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Ethnic Networks and Access to Credit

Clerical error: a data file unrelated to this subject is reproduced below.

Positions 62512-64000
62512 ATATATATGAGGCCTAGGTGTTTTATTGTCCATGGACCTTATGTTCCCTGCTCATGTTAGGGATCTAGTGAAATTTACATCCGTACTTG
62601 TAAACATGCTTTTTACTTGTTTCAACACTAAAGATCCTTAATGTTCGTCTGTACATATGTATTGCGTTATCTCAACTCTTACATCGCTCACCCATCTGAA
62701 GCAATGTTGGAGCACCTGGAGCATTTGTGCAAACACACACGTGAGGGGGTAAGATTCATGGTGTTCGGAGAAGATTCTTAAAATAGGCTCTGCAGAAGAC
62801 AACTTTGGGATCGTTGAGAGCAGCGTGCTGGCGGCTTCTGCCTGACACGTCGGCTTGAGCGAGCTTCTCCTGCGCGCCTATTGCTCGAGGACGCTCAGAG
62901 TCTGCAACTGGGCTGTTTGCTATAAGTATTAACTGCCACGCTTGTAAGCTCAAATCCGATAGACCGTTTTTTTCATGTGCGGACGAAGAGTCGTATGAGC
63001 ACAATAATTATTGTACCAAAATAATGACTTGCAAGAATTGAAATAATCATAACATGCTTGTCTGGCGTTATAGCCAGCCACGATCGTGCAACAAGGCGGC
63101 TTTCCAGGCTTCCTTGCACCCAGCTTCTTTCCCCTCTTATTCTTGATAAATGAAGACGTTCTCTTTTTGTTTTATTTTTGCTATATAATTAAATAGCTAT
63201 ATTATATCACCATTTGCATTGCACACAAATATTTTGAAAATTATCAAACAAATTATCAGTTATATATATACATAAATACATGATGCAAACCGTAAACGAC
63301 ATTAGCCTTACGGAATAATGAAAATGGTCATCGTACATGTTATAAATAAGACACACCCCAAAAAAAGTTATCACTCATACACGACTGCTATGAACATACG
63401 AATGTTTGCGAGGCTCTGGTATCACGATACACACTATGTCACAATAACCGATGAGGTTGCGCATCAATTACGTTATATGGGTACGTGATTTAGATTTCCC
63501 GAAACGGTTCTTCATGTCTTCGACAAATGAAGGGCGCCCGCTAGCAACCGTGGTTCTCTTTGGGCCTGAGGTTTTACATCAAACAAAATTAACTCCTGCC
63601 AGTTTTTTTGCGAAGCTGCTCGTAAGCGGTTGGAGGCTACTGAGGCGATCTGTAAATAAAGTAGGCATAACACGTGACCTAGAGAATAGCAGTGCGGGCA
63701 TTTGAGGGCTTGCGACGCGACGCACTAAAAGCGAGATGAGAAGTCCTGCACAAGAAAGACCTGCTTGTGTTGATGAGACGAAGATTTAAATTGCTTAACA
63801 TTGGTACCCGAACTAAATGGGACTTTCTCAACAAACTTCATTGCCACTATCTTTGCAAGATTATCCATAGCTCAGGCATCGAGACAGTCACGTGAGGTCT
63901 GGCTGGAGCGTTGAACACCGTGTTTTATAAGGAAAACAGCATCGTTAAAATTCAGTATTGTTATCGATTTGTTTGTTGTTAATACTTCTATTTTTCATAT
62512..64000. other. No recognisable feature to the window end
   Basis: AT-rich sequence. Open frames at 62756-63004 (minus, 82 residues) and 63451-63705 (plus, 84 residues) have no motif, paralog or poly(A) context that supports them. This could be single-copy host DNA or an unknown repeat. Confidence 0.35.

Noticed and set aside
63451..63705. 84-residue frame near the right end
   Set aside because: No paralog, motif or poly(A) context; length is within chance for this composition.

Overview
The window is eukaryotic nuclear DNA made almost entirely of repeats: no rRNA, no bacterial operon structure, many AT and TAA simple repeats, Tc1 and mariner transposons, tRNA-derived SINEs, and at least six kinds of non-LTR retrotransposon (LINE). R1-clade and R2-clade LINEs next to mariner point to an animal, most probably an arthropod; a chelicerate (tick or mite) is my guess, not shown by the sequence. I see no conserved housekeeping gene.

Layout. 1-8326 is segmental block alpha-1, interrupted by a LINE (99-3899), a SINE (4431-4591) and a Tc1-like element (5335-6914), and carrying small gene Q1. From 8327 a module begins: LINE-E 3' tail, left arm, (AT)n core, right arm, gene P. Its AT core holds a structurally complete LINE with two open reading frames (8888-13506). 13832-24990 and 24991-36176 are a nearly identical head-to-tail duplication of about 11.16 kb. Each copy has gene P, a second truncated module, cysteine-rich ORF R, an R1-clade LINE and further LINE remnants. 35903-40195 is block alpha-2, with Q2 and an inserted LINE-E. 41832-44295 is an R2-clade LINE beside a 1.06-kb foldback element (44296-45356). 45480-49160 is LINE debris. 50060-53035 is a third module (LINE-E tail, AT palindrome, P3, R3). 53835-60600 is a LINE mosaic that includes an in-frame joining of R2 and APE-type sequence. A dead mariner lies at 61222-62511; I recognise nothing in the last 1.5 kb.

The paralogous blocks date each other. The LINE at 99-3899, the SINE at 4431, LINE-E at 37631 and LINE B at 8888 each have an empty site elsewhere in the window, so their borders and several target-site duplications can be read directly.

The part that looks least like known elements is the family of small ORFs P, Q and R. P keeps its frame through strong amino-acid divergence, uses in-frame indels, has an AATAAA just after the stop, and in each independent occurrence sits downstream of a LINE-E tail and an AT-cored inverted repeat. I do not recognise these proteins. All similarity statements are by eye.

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Ethnic networks and access to credit: evidence from the manufacturing sector in KenyaIntroductionDataDeterminants of access to overdrafts and supplier creditRegression modelDeterminants of access to bank overdraftsDeterminants of access to suppliers creditIs more supplier credit given within the same ethnic group?Other possible reasons for the regression resultsOmitted variablesFailure to distinguish demand from supplyInformation transmission and reputation mechanismsInitiating a credit relationshipScreening potential borrowersSocializing with suppliersConcluding observationsAcknowledgementsReferencesJournal of Economic Behavior & OrganizationVol. 49 (2002) 473–486Ethnic networks and access to credit: evidencefrom the manufacturing sector in KenyaTyler Biggsa, Mayank Raturib,∗, Pradeep SrivastavacaThe World Bank, 1818 H Street, Washington, DC USAbSwiss Re, Economic Research and Consulting, 55 East 52nd Street, New York, NY 10055, USAcNational Council of Applied Economic Research, 11 I.P. Estate, New Delhi, IndiaReceived 5 October 1999; received in revised form 10 April 2001; accepted 15 October 2001AbstractIt is often anecdotally observed that networks can facilitate exchange, but there are few empiricalstudies that explore the significance of such networks. In this paper, we analyze the impact of ethnicnetworks on access to finance of Kenyan firms using an exceptionally rich data set. We find thatethnicity does not affect access to formal sources of finance, but being a member of an ethnic groupis significant in explaining access to informal sources of finance like supplier credit. We interpret,these results in terms of information and contract enforcement mechanisms that work within ethnicgroups but not across them.© 2002 Elsevier Science B.V. All rights reserved.JEL classification: JD82; L14Keywords: Ethnic networks; Information; Enforcement; Supplier credit1. IntroductionIt is often observed that when full information and formal third party enforcement ofcontracts are not available, ethnic networks can facilitate exchange.1This is best illustratedin the words of an Indian diamond merchant from New York interviewed by Kotkin (1993).We Jains are very close and everyone knows everyone.2In a business like ours this is very important sinceyou are entrusting to people all the time to carry small packets of merchandise that could be worth hundred ofdollars.... If you break the rules, you risk being cast totally out of the group.∗Corresponding author. Tel.: +1-212-317-5673.E-mail address: [email protected] (M. Raturi).1Also see Hamilton (1994), Redding (1990) and Pyatt and Redding (1995) which discuss successful ethnicgroups.2Jains belong to Jainism, a religion practiced by about four million Indians who have historically done well inbusiness.0167-2681/02/$ – see front matter © 2002 Elsevier Science B.V. All rights reserved.PII: S0167-2681(02)00030-6474 T. Biggs et al./J. of Economic Behavior & Org. 49 (2002) 473–486Gransovetter (1994) argues that what distinguishes business groups from other businessassociations such as Chambers of Commerce, is the social element of group characteristicsamong members, which may be based on shared kinship, or ethnic or common background.In countries where ethnic groups are a minority, these informal networksare often importantingredients to the success of its members.3Although,economistshavea long tradition of analyzing “economic”bases for identifyingbusiness groups, such as equity cross ownership by members, or interlocking directorates,formal economic analysis of ethnic networks is of relatively more recent vintage. Thefocus of this analysis has been on theoretical models that emphasize the importance ofbetter information flowsand availability of informal enforcement mechanisms within ethnicgroups, both of which serve to lower transactions costs.4On the other hand, there are few studies that have rigorously analyzed empirical dataon this issue. This is because we rarely have data that allows exploring the significance ofinformation flows and enforcement mechanisms within ethnic groups. Consequently, weknow little of the precise mechanisms through which close ethnic ties might facilitate trade.In this paper, we analyze the role of ethnicity, information flows and contract enforcementin determining access to credit of firms in Kenya using exceptionally rich data on a varietyof firm transactions.5A key advantage of focussing on Kenya is the presence in the economy of two ethnicallydistinct groups of businesses, namely, those owned by entrepreneurs of Asian (largelyIndian) origin and others owned by Kenyan–Africans. While the former constitute a smallminority, their presence in trade and manufacturing is substantial (Himbara, 1994).There are a number of reasons to believe that there might be extensive informationflows amongst Kenyan–Asian entrepreneurs. For example, the formal or organized sectorin Kenya is relatively small with correspondingly few players, most of whom since Kenyanindependence have been Kenyan–Asian. In addition, for various political and historicalreasons,thisimmigrantentrepreneurialcommunityissociallyverycloselyknit,forexample,its members tend to live in clusters of close proximity, have social clubs that are vigorouslyparticipated in, and have numerous community activities both within and outside theseclubs.None the less, the question still needs to be addressed, does the structure of trade creditarrangements actually reflect such extensive information exchange among the commu-nity members? In this paper, we explore this question and show not only that ethnicityaffects credit market outcomes, but also describe the channels through which it might op-erate. In the process, we provide empirical evidence using quantitative and qualitative datasupporting extensive flows of information and reputation amongst Asian ethnic groups inKenya.3“In countries with businesspersons of ethnic minority, this ethnic status is often a source of solidarity amongbusiness groups, supplementing that of pure kinship....Whether it is [several examples of ethnic minorities cited,along with references to studies on each one], ethnicity provides an axis of differentiating along which memberscan build trust”, Gransovetter (1994, p. 463).4See Hart (1998), Greif (1994),and Milgrom et al. (1991).5Access to external financing is widely recognized as critical to business success. For a description of theimportance of informal